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Puffinus griseus English: A Sooty Shearwater n...

Puffinus griseus English: A Sooty Shearwater near Avila Beach, California, USA. (Photo credit: Wikipedia)

The humble little sooty shearwater is the world record holder for the longest annual migration of any bird.

This seabird, with a wingspan of a little more than a metre, breeds on small islands in the South Pacific before setting off on a remarkable journey around the world that has them travelling up to 40,000 miles in a year.

Which leads me to ask, why do birds migrate such long distances?

Of course, the answer is to ensure the survival of the species.

The shearwater finds safe breeding grounds and then pursue rich feeding areas across the oceans before returning again.  If they were to stay in the one spot for too long, they would soon die off.

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The Marmolada glacier

Image via Wikipedia

Wind can be incredibly powerful.

I’ve seen a town a few days after a cyclone has hit and it’s not a pretty sight.

Trees and even many buildings are knocked to the ground or in some cases picked up and transplanted elsewhere.

But the trees grow back, the buildings can be rebuilt and after a few months, there is little evidence of the wind’s power.

Fires are also extremely powerful.

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Sometimes, we wish our spouses would change.

If only they talked nicer, looked at things from our point of view, were more encouraging, showed more affection, spent more time with us or expressed their love for us more often…

Maybe our marriages would be different.

Sometimes, we wish our kids would change.

If only they listened to you, did their homework, finished their chores without complaining, were either a few years older or younger…

Perhaps we would be better parents.

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Coldplay’s song, Every Teardrop is a Waterfall contains the line, “Maybe I’m in the gap between the two trapezes.”  Whenever I hear this song, this image comes to mind.

Just imagine sitting high above the ground.

Your hands are on the trapeze bar, with white knuckles and sweaty palms.

You take a few deep breaths before launching yourself, swinging down and accelerating quickly through the air.

You can see the other trapeze bar coming towards you, but at the last second, you decide to stay where you are and hold on to what you know.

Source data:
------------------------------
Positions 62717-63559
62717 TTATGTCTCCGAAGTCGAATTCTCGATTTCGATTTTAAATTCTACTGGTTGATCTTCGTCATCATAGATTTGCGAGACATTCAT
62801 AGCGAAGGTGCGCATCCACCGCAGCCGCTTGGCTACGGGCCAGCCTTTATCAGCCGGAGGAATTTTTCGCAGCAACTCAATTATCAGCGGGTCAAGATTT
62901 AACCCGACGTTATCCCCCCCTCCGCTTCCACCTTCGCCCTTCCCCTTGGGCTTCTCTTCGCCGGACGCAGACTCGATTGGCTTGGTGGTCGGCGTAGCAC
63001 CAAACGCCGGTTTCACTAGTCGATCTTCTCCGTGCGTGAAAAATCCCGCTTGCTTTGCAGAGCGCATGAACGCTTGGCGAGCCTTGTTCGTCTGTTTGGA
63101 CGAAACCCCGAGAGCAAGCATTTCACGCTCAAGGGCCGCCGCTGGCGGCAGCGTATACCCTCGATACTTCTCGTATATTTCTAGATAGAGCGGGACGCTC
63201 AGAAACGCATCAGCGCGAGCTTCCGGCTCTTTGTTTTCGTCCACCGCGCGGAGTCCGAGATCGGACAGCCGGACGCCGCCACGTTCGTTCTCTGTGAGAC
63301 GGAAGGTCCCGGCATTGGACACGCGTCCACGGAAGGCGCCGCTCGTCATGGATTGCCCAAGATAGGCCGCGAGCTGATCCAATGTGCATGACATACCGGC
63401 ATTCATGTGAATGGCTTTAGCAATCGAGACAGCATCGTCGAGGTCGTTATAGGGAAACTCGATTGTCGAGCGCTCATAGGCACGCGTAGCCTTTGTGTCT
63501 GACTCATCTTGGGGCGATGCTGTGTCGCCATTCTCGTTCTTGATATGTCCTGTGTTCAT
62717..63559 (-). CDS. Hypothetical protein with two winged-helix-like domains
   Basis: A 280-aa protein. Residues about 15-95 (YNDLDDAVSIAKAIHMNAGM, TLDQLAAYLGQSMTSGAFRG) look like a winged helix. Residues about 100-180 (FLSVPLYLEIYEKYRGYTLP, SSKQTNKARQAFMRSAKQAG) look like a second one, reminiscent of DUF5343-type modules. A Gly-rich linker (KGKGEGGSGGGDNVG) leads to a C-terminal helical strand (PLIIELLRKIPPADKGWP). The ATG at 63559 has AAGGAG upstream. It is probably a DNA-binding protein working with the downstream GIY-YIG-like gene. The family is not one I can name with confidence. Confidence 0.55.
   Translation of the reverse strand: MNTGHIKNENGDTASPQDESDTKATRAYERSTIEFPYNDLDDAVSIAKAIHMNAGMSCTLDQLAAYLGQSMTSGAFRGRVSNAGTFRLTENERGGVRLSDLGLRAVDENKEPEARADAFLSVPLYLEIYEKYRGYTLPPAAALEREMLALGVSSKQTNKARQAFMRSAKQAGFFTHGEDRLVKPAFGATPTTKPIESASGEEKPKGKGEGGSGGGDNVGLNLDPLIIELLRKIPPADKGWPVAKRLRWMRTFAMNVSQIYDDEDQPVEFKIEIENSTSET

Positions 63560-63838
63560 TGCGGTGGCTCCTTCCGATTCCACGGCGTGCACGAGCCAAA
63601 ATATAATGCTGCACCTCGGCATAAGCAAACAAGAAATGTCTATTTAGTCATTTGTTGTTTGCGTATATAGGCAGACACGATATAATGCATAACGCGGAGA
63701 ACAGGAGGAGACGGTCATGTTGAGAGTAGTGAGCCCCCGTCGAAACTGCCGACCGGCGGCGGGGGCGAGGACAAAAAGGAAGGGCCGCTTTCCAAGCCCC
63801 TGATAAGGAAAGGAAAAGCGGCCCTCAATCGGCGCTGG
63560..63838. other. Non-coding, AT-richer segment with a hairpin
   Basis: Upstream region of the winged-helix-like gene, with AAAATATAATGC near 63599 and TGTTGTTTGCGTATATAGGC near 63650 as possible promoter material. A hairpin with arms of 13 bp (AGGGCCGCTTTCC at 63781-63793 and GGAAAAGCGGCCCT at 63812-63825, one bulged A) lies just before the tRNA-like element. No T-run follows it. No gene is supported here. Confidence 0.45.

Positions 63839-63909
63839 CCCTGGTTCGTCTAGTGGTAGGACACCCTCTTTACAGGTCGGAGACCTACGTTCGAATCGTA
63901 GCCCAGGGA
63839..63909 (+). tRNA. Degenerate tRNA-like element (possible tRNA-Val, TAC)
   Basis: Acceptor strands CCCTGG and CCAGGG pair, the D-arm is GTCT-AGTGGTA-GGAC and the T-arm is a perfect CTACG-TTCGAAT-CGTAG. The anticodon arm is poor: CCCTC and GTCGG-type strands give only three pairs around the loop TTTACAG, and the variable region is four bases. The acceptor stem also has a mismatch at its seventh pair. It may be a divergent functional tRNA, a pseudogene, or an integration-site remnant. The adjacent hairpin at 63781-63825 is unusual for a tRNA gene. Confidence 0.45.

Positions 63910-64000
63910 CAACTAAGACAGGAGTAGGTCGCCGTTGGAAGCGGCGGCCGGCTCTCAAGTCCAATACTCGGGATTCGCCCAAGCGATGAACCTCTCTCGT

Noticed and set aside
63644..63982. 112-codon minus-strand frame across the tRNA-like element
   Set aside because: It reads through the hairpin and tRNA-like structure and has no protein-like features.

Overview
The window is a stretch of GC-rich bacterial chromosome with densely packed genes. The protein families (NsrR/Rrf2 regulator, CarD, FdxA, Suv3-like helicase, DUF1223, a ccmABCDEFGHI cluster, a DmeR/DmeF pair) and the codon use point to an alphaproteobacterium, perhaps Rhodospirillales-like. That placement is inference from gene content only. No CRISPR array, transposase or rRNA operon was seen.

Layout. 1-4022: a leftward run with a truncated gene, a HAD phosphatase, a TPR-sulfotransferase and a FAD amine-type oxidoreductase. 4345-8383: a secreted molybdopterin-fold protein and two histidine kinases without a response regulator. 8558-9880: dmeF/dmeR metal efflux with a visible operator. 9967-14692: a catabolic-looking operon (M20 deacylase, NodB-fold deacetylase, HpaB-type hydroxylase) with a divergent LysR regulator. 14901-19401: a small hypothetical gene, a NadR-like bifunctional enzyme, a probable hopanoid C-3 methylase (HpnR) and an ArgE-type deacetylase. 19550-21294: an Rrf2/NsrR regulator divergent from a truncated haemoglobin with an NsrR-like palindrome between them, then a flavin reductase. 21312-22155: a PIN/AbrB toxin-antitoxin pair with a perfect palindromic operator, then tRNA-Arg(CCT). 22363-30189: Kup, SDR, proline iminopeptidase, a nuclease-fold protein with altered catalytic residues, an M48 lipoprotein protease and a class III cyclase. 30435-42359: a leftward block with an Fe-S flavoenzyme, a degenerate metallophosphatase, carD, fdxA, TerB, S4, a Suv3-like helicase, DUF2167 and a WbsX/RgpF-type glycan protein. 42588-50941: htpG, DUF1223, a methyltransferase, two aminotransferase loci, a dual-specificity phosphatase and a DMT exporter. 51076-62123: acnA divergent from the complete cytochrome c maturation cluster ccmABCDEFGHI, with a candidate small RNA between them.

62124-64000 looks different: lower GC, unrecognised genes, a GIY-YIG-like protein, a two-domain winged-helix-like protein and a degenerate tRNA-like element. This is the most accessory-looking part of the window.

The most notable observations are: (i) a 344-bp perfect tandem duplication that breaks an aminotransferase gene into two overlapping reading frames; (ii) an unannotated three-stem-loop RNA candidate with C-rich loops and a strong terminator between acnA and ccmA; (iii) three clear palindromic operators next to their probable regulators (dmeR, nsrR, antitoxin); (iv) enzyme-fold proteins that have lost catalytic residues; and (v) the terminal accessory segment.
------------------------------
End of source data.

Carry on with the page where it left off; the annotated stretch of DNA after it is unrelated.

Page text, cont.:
You swing back up and as you do so, a voice cries out, “To get to the other trapeze bar, you have to let go of the one you’re on first.”

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Most people like to be comfortable.

We like to stay in our comfort zones.

We have our favourite comfortable chair at home, eat comfort food and drive comfortable, climate-controlled cars.

We want to earn a comfortable living and aspire to a comfortable (preferably early) retirement.

But recently, I’ve realised that comfort isn’t all it’s cracked up to be and it’s become a curse that holds so many people back in this post-industrial age that we live in.

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In her book, Fierce Conversations, Susan Scott tells a story about her brother, whose task it was to rid the backyard of moles.

He tried everything.

He tried filling in their holes, smoking them out with fire and even blowing them up with dynamite.

But it didn’t matter what he tried, they kept coming back.

One day, the brother was at the local store and he saw a man wearing a jacket emblazoned with the words “Mole Exterminator” on the back.

So he introduced himself and asked what the secret was to killing moles.

The mole exterminator smiled and surprised the brother with his response.

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Photo by Thomas Hawk via Flickr

McDonald’s have an interesting strategy when it comes to the ergonomic design of the tables and chairs in their restaurants.

They are strategically designed so that they are comfortable at first, but not if you sit in them for too long.

They want people to feel at home for a while, but not for too long so that they move on and create space for new customers.

I believe that the role of the coach is to be the McDonald’s furniture for the people around us.

It should be OK for people to feel comfortable for a short while, but then to get moving.

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In years gone by, when a new trend started up, it would last for months, perhaps even a few years.

Whether it was a new haircut, fashion style, hobby or style of music, someone would start it up and the rest of us would get the chance to catch up.

Times have changed!

Trends these days can last a matter of hours on Twitter.

And then they’re gone.  Perhaps never to be seen again.

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There are two kinds of people in the world.

Those who read the manual and those who write it.

There are those who look to comply and do what they’re told and those who lead the way, driving change and innovation.

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As I was writing this post, it was a day of celebration in Chile as the first of the 33 miners who were trapped underground for the past 69 days started their gradual ascent to freedom.

It was a long process for them, as the miners could only be released one by one, so the process took a couple of days.

As I reflected on this event, I was reminded of Viktor Frankl’s words when he said, “The last of one’s true freedoms is to choose one’s attitude in any given circumstance.”

As sad as it is that these men were trapped underground in such scary circumstances, it’s even sadder when I come across people who are trapped, not by their physical circumstances, but by their mindsets and attitudes.

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